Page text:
Monday 15 June is World Elder Abuse Awareness Day, providing a reminder for us to check in with our vulnerable family members, friends or neighbours to help prevent elder abuse and protect the rights of older Australians in the community.
Relationships Australia WA has been working with older Australians to provide early intervention and support to negotiate complex issues, and reduce the incidents of elder abuse since 2016.
- The World Health Organisation estimates that, worldwide, almost 1 in 6 (16%) of people aged 60 and over have been the victim of elder abuse in the past year.
- In 2017-18 more than 10,900 calls were made to elder abuse hotlines across Australia according to statistics released by the Australian Institute of Health and Welfare.
Manager for Relationship Australia WA’s Peel Senior Relationships Service Charmaine Kennedy said World Elder Abuse Awareness Day is an opportunity for local communities to advocate for those affected by elder abuse, raise awareness of the signs that someone is suffering from an abusive relationship and promote avenues for securing help.
She said a large percentage of elder abuse cases can go unreported, due to the individual being isolated from support networks or unable to access support.
“Elder abuse is a subject that is rarely discussed, but is something that sadly affects a lot of older Australians.
“The more we talk about it, the more we can help reduce the instances of elder abuse in our communities and prevent future harm to our most vulnerable. “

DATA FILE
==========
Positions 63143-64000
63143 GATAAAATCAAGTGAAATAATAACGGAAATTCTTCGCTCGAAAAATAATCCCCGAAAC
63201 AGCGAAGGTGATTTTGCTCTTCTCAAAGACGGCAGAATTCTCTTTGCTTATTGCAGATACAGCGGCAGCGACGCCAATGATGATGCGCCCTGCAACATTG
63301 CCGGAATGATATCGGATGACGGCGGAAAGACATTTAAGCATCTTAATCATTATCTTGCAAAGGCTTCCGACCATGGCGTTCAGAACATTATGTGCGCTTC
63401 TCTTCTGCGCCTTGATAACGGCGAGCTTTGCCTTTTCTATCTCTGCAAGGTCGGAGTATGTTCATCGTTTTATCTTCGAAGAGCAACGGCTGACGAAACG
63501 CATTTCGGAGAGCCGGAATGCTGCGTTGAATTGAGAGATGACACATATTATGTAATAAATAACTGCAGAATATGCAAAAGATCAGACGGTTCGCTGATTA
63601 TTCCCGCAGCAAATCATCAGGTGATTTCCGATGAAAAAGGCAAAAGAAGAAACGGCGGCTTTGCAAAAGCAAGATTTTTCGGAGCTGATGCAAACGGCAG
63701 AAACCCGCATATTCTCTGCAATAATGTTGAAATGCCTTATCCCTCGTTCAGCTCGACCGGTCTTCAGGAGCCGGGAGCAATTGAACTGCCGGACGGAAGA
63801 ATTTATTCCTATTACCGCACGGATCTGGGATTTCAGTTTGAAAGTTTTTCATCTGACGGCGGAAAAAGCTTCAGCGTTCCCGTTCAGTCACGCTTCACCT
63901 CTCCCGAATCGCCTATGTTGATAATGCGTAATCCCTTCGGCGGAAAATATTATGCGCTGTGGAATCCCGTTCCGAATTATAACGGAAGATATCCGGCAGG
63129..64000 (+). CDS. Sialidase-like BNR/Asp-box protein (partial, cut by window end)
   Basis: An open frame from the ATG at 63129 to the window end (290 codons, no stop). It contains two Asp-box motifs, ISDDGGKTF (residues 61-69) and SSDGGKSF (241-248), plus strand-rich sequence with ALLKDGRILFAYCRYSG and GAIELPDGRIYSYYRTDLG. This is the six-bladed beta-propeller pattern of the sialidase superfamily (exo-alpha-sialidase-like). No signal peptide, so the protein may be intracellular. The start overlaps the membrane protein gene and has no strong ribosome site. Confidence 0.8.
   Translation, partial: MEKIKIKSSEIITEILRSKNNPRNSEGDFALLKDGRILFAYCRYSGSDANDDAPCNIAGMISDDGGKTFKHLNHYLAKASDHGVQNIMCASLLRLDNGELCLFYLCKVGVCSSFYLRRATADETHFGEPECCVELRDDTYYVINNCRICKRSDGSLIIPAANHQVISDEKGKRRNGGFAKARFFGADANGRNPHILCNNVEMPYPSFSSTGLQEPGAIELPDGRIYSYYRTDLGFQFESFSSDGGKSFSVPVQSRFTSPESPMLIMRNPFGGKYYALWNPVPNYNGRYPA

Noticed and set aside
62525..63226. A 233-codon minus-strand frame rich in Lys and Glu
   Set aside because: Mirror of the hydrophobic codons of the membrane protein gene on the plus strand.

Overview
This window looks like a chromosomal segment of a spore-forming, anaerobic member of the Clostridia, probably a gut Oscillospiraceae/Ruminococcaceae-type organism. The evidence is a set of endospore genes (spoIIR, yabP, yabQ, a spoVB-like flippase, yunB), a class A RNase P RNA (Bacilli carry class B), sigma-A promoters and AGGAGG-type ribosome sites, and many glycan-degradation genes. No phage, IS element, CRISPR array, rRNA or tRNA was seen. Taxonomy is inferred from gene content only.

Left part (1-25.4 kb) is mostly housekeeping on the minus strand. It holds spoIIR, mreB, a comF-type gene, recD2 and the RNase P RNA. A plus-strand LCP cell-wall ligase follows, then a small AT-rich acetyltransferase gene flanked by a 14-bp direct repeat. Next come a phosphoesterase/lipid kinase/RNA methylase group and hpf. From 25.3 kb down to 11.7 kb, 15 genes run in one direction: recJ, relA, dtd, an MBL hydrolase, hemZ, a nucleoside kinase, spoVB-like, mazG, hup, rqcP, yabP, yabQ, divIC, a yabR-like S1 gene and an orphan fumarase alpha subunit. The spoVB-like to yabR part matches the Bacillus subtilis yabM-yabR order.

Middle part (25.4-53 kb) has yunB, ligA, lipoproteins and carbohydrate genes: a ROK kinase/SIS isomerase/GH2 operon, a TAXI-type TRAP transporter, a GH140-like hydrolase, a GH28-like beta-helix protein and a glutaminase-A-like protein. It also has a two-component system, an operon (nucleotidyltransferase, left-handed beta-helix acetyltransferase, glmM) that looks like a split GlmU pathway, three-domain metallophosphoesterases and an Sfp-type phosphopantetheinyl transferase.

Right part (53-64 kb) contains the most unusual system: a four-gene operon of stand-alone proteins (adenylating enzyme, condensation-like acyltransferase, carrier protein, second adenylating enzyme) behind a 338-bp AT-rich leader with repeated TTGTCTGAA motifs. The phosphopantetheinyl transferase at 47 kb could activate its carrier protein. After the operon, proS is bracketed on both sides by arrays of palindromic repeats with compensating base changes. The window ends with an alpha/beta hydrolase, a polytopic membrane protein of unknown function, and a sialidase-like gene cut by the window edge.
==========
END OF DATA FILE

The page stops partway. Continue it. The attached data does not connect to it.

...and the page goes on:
To align with World Elder Abuse Awareness Day, Relationships Australia launched our latest survey, which looks at awareness of abuse of older people in our society as well as attitudes towards older people. You can participate in the survey here.
Some common examples of abusive behaviour towards an elderly person can include:
- the isolation of the older person from social connections and support services,
- withholding mail, phone calls and contact with family members,
- misusing the older person’s finances,
- causing physical harm, psychological or emotional injury or threatening the older person with violence,
- treating them like a child,
- or any conduct that causes the older person to feel afraid, powerless or humiliated.
The Peel Senior Relationship Service offers older people and their families living in the Peel region free support to find solutions to conflict, dispute and elder abuse related issues. This can include counselling, conflict resolution services and providing assistance to older people to have difficult conversations with their families relating to their future care.
Support can be accessed by older people individually, with their family, or members of their family can engage with the service individually.
Ms Kennedy said without support and guidance, matters of abuse can be overwhelming and difficult for the older person and their family to navigate.
“Our case managers help people to access appropriate support, ensure adequate progress, advocate on an older person’s behalf where appropriate, and help improve the safety and wellbeing of the older
“We urge anyone who is concerned for themselves, or others in their family or community, to give us a call or get in touch with our service.”
To contact the Peel Senior Relationship Service please call 6164 0173 or visit the service page here.